Fear of failure has always been a part of everyone’s lives as long as humankind existed. Fear is an essential part of evolutionary science as it has protected our ancestors from extreme dangers for survival. Failure on the other end is just the opposite outcome of success. But for far too long, society has engraved the idea of how success is more preferable and historic than failure. The success was always deemed worthy and celebrated, while the failure was neglected. Thus, the inability to achieve success does not just mean you failed, but you are a failure too. And that my friend, is where fear of failure came from.
Elizabeth Gilbert, the bestselling author of Eat Pray Love and also an advocate for creative living through her book Big Magic, took vows when she was just sixteen years old. She vowed to the universe that regardless of the outcomes, she would write forever. In essence, she only promised to become a writer, not a great writer, or a successful writer or to have published books by the age of thirty. This beautifully portrays how she did not fear failure because she did not set any expectations for the outcome of her creativity. In fact, she would have probably embraced them with open arms.
Although failure is crucial for creative growth, fear of failure is certainly not. For starters, fearing failure means you are self-sabotaging yourself to be stuck in your comfort zone. A step from your comfort zone into the realm of the unknown is a prerequisite for exploration and innovation through your creative endeavours. When you fear failure or the outcome of making something and putting it out into the world, you will always attempt to take the safe route, in other words, avoiding any kind of risks regardless of its plus sides. But the reality is, there are very few safe routes and this definitely puts constraints on how much you can grow as a creative person when you do not put that creativity into use. For example, there are no perfect known guidelines to be followed when it comes to inventing to resolve conflicts in science instead what is available is just possibilities of an idea working out. When Thomas Edison said ‘I have not failed. I’ve just found 10,000 ways that won’t work’, it meant that he took every creative route possible regardless of its risks and ended up creating wonders.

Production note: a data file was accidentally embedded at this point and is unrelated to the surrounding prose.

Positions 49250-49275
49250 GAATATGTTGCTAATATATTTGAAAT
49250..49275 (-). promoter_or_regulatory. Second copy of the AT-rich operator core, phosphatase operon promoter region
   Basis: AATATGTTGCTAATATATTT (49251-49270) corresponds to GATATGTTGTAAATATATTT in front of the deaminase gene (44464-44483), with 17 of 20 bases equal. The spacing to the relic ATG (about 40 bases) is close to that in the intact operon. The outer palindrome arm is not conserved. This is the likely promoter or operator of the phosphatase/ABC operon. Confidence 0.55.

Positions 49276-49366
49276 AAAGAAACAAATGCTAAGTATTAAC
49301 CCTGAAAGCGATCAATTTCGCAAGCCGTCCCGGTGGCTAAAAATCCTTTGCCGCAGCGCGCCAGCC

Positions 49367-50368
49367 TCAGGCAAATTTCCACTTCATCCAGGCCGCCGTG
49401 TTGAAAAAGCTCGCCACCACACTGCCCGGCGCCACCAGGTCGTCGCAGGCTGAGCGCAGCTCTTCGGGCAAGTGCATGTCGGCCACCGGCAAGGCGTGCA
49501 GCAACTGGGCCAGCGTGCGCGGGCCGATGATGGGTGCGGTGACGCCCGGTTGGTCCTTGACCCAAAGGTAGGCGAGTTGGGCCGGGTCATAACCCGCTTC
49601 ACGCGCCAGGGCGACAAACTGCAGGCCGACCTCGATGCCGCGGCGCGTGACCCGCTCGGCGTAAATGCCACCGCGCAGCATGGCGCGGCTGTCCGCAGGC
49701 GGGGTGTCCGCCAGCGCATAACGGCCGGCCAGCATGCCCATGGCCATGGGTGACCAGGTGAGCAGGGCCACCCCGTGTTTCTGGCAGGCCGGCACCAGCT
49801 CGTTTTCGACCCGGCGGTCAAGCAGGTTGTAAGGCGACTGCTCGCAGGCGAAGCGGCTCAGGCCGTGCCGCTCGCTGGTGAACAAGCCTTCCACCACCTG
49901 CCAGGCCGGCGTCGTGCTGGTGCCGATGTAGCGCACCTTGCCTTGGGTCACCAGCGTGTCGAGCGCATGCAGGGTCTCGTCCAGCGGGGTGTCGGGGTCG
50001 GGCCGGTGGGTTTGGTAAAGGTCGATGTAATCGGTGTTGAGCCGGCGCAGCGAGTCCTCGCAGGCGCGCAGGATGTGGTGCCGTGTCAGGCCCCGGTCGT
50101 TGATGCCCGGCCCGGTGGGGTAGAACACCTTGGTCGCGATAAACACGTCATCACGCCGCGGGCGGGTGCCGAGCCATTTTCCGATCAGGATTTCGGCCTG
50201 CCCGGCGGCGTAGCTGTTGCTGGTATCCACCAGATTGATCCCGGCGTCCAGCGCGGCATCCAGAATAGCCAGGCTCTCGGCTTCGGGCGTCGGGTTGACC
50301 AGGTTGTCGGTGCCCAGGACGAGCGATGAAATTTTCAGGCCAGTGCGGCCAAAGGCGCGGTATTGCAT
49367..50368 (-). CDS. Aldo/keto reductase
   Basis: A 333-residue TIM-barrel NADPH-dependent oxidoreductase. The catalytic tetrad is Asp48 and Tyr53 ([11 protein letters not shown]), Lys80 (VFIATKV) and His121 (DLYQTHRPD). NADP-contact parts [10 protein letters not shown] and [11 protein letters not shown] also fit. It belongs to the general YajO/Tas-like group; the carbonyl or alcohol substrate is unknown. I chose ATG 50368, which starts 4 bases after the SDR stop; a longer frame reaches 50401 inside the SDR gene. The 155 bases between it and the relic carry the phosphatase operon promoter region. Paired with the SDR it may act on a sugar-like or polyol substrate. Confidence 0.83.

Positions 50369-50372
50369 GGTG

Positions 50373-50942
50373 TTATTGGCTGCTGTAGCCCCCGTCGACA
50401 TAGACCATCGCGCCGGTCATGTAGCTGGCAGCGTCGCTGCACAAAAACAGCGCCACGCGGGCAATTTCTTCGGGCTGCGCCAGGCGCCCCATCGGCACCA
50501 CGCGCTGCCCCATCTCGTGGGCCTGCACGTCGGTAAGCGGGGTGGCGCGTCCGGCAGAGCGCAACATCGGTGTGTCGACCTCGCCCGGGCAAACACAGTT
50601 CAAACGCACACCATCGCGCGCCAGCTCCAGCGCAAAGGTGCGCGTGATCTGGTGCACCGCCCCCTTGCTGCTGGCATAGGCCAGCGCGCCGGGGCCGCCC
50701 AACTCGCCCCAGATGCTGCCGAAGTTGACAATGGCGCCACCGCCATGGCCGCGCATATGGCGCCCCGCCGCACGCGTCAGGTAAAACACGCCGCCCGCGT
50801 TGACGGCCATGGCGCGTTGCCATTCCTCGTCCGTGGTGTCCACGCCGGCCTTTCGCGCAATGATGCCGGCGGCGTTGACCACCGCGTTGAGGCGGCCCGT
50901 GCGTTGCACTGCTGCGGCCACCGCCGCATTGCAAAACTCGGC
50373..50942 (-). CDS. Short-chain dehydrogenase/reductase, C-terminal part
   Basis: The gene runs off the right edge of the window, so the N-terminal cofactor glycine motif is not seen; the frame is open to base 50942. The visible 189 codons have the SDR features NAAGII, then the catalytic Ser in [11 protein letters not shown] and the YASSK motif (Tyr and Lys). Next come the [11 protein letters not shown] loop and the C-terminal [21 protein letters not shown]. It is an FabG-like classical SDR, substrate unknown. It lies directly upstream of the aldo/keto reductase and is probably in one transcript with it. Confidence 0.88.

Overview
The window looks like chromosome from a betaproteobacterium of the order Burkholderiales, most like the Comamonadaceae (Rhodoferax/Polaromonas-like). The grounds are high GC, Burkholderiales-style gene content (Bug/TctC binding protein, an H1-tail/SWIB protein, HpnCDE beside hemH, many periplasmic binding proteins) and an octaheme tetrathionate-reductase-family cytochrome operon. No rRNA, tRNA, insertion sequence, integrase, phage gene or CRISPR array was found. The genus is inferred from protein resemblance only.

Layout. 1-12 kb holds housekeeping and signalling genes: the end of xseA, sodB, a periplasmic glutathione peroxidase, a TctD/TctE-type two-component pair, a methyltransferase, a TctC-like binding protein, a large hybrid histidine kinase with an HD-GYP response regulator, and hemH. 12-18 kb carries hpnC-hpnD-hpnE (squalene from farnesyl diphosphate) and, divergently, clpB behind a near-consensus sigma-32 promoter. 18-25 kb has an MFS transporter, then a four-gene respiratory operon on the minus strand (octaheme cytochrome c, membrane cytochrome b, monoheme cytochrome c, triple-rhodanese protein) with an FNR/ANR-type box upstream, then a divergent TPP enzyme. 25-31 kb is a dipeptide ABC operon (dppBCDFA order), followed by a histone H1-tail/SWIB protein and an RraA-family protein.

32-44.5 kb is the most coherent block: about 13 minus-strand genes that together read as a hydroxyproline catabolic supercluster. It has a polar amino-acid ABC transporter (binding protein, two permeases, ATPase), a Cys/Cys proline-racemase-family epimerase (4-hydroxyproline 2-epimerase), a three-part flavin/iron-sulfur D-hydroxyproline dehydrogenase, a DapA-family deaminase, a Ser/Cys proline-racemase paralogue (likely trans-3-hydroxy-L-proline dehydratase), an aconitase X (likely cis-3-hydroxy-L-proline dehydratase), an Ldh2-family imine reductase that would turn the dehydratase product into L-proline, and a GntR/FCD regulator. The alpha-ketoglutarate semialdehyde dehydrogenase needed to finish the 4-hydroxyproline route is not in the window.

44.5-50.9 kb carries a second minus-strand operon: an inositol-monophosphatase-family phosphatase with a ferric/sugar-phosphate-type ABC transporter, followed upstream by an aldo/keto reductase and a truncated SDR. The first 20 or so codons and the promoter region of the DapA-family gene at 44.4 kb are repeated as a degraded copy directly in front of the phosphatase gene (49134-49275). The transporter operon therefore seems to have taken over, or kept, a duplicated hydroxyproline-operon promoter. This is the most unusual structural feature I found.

This leads to the next point where fear of failure prevents you from learning. When you don’t put that creativity of yours into use, there is nothing for you to learn from to improve your craft. Failure can be said to be the carrier of lessons. As for creative growth, failure allows one to explore what works and what doesn’t and ultimately learn from them. It provides us with a platform to experiment with our creativity and our potential. For instance, if you’re a writer, unless you attempt to keep writing regardless of the many obstacles and failures in your way, you will never discover or learn more about your own style of writing. Just imagine if Maya Angelou stopped exploring her skills halfway because she thought no one would have been interested in what she writes? It would have become a great disservice to the world.
Besides, your fear of failure also relies on the validation of other people. It’s only human to crave validation. But the problem is, we focus too much on if people would approve of us of our work. When we begin to seek approval and validation, we begin to lose sight of satisfaction and the addition of value in our lives through our creative work. Thus, we stop producing work that makes us truly happy or that involves risks, which again means no room for learning and improvement. The thought of possible bad reviews, or “what will other people say?” silently but surely ensures we stay attached to what we know (comfort zone) instead of diving in deep with our creativity and exploring new possibilities.
Not only your fear of failure makes you yearn for approval, but it also makes you an insecure person. Part of living a creative life while probing your creativity is to be confident with what you put out into the world. The ultimate question should be ‘are you satisfied with what you have created?’. But when you fear failure and focus only on the outcome of it, it not only derails your path of exploration of your creativity, but it starts to make you doubt your capability of being a creative person, to begin with. The reality is, each one of us in the face of this planet has this innate ability to be creative. The result is the thousands of remarkable works produced by humankind such as art, poetry, and innovation. But beginning to doubt that part of you is an injustice to your creativity. It makes you question if all the extra hours you put into creating your crafts were ever worthy or if you are ever good enough to pursue your creative destiny. The point here is not the inquiry it forms in your head, but the hopelessness that it forms in your heart, and where there is no hope, there is no vision. When there is no vision, there is no space for creativity. It basically halts your creative process because you begin to adopt the notion that ‘if you cannot produce a successful work, then why bother producing at all?’.
Investing in your creative growth that builds a creative life in itself is an exceptional move filled with bravery. That itself can be considered a great accomplishment. Fail if you have to. So what if you fail? What do you have to lose in this short life where you should actually be doing absolutely everything you can to live a life filled with joy and genuine happiness? And if your creativity contributes to that joy and happiness, then to hell with failure.
Jananie Chandrarao is a content writer under Headliner by Newswav, a programme where content creators get to tell their unique stories through articles and at the same time monetize their content within the Newswav app.
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